Brain Game: Nadal’s Serve + 1 Adds Up To Lots Of Trouble
Only one forehand winner in the Rogers Cup final was struck by the receiving player
It's a forehand unlike any other.
The 'Serve +1' forehand - struck as the first shot after a serve - is the biggest sleeper in our sport. It's perfectly disguised as a regular rally forehand, but it's actually the main offensive juggernaut once the return of serve is put back in play.
To the Toronto final, Nadal was hitting a remarkable 87 per cent forehands as the first shot after his first serve, and 77 per cent behind second serves. In the final against Tsitsipas, he blew those numbers out the window, hitting an astonishing 41 Serve +1 forehands (95 per cent) and just two Serve +1 backhands. Nadal won 18 of 20 (90 per cent) Serve +1 forehands behind his first serve, and 14 of 21 (67 per cent) Serve +1 forehands behind his second serve.
Tsitsipas was also heavily reliant on his Serve +1 forehand, hitting it 86 per cent (36/42) of the time behind all serves in the match.
The real question is why do these elite players have such a thirst for a forehand right after the serve? The answer is simple. The Serve +1 forehand enjoys the “halo effect” of a dominant serve, delivering the server more time and improved court position to immediately end the point before the returner can diffuse the rally into a neutral battle.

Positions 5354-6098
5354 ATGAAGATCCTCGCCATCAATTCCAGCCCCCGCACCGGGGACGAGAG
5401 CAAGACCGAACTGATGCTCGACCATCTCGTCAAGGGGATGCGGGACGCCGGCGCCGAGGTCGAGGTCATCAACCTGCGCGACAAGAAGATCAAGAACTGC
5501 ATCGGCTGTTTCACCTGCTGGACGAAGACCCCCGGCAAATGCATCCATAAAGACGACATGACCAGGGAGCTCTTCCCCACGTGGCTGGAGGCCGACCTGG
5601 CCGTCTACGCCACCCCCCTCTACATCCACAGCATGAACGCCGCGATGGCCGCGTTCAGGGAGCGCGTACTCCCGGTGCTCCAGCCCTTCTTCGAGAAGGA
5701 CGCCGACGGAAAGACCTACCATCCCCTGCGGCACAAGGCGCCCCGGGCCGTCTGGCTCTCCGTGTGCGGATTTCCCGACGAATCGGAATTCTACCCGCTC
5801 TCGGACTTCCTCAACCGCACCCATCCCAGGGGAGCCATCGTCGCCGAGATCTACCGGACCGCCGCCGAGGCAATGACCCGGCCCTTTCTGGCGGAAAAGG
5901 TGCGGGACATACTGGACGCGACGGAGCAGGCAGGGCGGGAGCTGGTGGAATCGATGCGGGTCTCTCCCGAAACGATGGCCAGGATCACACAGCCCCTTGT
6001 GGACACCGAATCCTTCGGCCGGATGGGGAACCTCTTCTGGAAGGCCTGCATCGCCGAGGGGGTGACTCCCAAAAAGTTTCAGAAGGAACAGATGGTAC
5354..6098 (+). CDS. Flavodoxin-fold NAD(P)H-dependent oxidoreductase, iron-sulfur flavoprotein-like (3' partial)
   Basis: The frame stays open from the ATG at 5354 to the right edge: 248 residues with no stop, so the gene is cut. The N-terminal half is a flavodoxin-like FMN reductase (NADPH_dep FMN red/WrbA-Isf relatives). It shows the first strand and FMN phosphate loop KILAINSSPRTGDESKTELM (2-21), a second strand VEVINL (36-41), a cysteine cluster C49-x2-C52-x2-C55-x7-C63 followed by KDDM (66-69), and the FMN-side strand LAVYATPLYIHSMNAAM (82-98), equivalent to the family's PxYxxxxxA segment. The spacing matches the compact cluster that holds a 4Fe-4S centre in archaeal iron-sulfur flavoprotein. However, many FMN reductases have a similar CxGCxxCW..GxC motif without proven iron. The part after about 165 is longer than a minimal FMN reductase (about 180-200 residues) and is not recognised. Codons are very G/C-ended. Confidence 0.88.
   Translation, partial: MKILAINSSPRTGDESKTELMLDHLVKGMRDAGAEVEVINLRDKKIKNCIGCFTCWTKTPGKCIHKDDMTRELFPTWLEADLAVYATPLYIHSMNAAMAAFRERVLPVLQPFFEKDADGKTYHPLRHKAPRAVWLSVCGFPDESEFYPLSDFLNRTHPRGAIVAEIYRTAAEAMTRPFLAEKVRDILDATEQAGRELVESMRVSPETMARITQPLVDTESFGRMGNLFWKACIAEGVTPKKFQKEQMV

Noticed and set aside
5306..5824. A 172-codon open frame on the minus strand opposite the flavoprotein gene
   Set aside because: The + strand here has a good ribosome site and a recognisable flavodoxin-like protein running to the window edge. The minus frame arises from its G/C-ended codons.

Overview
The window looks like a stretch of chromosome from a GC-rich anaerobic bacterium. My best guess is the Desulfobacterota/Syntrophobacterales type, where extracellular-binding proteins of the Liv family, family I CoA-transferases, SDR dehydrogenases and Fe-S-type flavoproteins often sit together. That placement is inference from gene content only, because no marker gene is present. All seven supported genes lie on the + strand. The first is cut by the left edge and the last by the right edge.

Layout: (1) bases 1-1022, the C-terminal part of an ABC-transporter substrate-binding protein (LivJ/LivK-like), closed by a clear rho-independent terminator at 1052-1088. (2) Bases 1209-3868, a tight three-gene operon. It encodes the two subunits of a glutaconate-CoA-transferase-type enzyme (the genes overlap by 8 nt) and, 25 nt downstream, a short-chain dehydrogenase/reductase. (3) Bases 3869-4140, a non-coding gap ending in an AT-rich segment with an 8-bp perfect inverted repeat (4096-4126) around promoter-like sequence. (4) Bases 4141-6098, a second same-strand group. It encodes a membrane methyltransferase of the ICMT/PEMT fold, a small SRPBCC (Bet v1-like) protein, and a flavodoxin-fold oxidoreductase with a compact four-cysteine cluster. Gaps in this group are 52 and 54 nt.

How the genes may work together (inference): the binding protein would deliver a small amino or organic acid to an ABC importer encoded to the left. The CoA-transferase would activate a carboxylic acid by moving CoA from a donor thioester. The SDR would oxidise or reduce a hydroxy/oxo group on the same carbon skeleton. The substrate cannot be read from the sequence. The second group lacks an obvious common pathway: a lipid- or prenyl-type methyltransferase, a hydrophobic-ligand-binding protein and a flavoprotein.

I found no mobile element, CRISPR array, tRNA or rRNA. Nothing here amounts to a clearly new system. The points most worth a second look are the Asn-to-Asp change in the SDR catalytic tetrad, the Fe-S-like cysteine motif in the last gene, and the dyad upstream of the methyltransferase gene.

The following breakdown shows just how offensive Serve +1 forehands really are.
Nadal Forehand Winners
• Serve +1 Forehands = 11
• All Other Forehands = 4
Tsitsipas Forehand Winners
• Serve +1 Forehands = 8
• All Other Forehands = 0
It's important to note that Serve +1 forehands contributed 19 winners, while the eight combined Serve +1 backhands didn’t register a single winner. Of the 23 total forehand winners hit at all rally lengths in the match, 83 per cent (19) were struck with a Serve +1 forehand.
There was only one forehand winner for the entire match that came after a player returned serve. It was Nadal returning in the first point of the 3-1 game in the opening set. The Spaniard hit a deep backhand return, and an even deeper forehand on the next ball that set up a crushing forehand blow standing right on the baseline.
With so much offence happening around Serve +1 forehands, is there also an inordinate amount of errors here as well?
The short answer is no.
Nadal Forehand Errors
• Serve +1 Forehands = 2
• All Others = 5
Tsitsipas Forehand Errors
• Serve +1 Forehands = 5
• All Others = 13
Serve +1 forehands accounted for 83 per cent (19/23) of all forehand winners, but only 23 per cent (7/25) of forehand errors. It’s stock just keep rising and rising.
Nadal's 11 Serve +1 forehand winners were sourced primarily from serving to Tsitsipas' backhand return. The Greek hit seven backhand returns (5 Ad Ct / 2 Deuce Ct) and four forehand returns (3 Deuce Ct / 1 Ad Ct) that Nadal immediately hit a Serve +1 forehand winner from.
The only dynamic that we have traditionally counted with groundstrokes is winners and errors. We can clearly see from this match that more layers are needed to paint an accurate picture of baseline performance - specifically who is serving and at what rally length was the ending shot struck.
On match point, with Nadal serving at 6/4 in the second set tie-break, He made a first serve and ran around a return directed to his backhand and crushed a Serve +1 forehand winner to win the match. What a fitting way to cross the finish line.